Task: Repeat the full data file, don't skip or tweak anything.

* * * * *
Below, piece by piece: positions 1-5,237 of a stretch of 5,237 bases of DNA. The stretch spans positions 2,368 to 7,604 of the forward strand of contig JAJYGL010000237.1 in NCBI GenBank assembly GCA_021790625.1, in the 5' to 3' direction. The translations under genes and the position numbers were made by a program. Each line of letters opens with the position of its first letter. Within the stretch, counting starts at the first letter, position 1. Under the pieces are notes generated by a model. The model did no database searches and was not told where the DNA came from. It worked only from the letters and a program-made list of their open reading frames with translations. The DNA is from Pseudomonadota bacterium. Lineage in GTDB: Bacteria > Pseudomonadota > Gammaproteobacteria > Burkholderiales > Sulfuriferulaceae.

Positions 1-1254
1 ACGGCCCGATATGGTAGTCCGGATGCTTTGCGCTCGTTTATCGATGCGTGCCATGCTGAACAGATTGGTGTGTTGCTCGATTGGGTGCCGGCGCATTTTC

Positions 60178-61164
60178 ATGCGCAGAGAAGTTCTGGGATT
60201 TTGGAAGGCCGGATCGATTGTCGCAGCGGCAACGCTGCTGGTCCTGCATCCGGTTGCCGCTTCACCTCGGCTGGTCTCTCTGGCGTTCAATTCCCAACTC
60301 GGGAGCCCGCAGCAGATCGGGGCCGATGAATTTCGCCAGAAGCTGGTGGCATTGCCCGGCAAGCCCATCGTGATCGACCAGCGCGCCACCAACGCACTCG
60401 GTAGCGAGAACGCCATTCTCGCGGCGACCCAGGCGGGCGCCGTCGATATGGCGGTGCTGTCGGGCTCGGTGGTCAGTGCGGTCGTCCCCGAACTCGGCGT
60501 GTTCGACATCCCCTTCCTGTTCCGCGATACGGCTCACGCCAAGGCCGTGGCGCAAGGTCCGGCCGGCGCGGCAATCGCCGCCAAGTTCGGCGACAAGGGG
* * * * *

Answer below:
Below, piece by piece: positions 1-5,237 of a stretch of 5,237 bases of DNA. The stretch spans positions 2,368 to 7,604 of the forward strand of contig JAJYGL010000237.1 in NCBI GenBank assembly GCA_021790625.1, in the 5' to 3' direction. The translations under genes and the position numbers were made by a program. Each line of letters opens with the position of its first letter. Within the stretch, counting starts at the first letter, position 1. Under the pieces are notes generated by a model. The model did no database searches and was not told where the DNA came from. It worked only from the letters and a program-made list of their open reading frames with translations. The DNA is from Pseudomonadota bacterium. Lineage in GTDB: Bacteria > Pseudomonadota > Gammaproteobacteria > Burkholderiales > Sulfuriferulaceae.

Positions 1-1254
1 ACGGCCCGATATGGTAGTCCGGATGCTTTGCGCTCGTTTATCGATGCGTGCCATGCTGAACAGATTGGTGTGTTGCTCGATTGGGTGCCGGCGCATTTTC

Positions 60178-61164
60178 ATGCGCAGAGAAGTTCTGGGATT
60201 TTGGAAGGCCGGATCGATTGTCGCAGCGGCAACGCTGCTGGTCCTGCATCCGGTTGCCGCTTCACCTCGGCTGGTCTCTCTGGCGTTCAATTCCCAACTC
60301 GGGAGCCCGCAGCAGATCGGGGCCGATGAATTTCGCCAGAAGCTGGTGGCATTGCCCGGCAAGCCCATCGTGATCGACCAGCGCGCCACCAACGCACTCG
60401 GTAGCGAGAACGCCATTCTCGCGGCGACCCAGGCGGGCGCCGTCGATATGGCGGTGCTGTCGGGCTCGGTGGTCAGTGCGGTCGTCCCCGAACTCGGCGT
60501 GTTCGACATCCCCTTCCTGTTCCGCGATACGGCTCACGCCAAGGCCGTGGCGCAAGGTCCGGCCGGCGCGGCAATCGCCGCCAAGTTCGGCGACAAGGGG